Legislation will be introduced in the lame-duck session of the Michigan Legislature within a week to establish a defined contribution plan for all state employees hired after March 31 and for teachers hired after July 1.
If they choose, existing employees will remain covered by the $25 billion Public School Employees' Retirement System and the $8 billion State Employees' Retirement System. Both defined benefit plans are now managed and administered by the Department of Treasury, Lansing.
The state has not begun to issue RFPs for the 401(a) plan, although the proposal calls for the plan to be operational by March 31.
The state is reviewing RFPs for the outsourcing of its $1.5 billion 457 plan and will apply its findings to the RFP for the proposed 401(a) plan. State Treasurer Douglas B. Roberts said the same vendor might be used.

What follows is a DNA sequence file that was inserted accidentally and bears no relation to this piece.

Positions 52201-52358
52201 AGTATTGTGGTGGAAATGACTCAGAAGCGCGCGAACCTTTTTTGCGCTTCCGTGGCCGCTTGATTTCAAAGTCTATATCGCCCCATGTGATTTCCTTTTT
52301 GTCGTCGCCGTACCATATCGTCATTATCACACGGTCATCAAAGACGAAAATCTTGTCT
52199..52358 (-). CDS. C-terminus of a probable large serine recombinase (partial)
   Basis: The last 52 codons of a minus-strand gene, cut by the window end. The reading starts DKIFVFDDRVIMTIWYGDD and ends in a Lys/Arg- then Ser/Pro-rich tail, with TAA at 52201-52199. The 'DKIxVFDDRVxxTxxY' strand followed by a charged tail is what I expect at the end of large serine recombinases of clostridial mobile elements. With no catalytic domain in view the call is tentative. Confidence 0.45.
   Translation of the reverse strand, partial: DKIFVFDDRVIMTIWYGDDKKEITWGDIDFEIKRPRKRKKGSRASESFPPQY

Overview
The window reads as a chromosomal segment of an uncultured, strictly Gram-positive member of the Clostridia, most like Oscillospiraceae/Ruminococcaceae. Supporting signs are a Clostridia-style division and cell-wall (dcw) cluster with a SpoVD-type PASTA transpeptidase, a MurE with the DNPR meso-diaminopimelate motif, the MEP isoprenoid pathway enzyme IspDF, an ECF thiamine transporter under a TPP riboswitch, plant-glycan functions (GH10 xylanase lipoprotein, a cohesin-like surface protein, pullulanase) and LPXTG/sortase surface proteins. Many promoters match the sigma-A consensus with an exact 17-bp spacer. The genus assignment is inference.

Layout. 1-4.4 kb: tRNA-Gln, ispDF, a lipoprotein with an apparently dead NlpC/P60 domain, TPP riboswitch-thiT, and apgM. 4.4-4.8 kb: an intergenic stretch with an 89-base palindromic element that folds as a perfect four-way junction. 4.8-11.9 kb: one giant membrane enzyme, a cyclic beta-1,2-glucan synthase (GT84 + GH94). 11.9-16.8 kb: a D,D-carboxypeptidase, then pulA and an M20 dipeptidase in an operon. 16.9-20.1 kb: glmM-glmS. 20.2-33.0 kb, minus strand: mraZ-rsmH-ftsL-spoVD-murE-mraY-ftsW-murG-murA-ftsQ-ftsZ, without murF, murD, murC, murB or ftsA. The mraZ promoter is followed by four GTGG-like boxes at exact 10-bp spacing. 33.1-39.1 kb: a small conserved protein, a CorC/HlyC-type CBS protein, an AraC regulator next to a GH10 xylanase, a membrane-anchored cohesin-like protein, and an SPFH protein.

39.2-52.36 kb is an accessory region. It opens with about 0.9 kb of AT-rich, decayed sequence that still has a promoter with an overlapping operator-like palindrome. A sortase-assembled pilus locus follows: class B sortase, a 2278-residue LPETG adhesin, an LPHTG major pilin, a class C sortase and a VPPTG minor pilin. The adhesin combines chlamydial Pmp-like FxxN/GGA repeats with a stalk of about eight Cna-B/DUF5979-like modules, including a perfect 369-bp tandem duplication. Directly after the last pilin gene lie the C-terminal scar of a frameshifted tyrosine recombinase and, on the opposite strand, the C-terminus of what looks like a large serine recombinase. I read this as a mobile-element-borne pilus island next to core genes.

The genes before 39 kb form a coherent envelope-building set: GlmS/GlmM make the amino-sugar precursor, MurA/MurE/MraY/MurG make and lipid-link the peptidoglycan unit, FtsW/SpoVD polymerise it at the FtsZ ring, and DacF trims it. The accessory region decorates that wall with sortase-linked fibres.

An undetermined number of mutual funds from multiple fund families will be used in the new 401(a) plan, including lifestyle funds, he said.
The District of Columbia Retirement Board, Washington, with $3.6 billion in assets, filed suit late yesterday against Morgan Guaranty Trust, J.P. Morgan Investment Management and Silverstein Properties for allegedly losing more than $4 million in real estate investments.
The DCRB's charges include fraud, breach of fiduciary duty, negligent misrepresentation and breach of contract.
The lawsuit alleges the managers invested $5.3 million in a combination warehouse/office property in New York as part of a $25 million investment trust without getting a current appraisal and without getting 10- and 15-year financial projections, which were required by the DCRB.
The board says its investment is now valued at $1.1 million.
Calls to Morgan Guaranty and J.P. Morgan were not returned.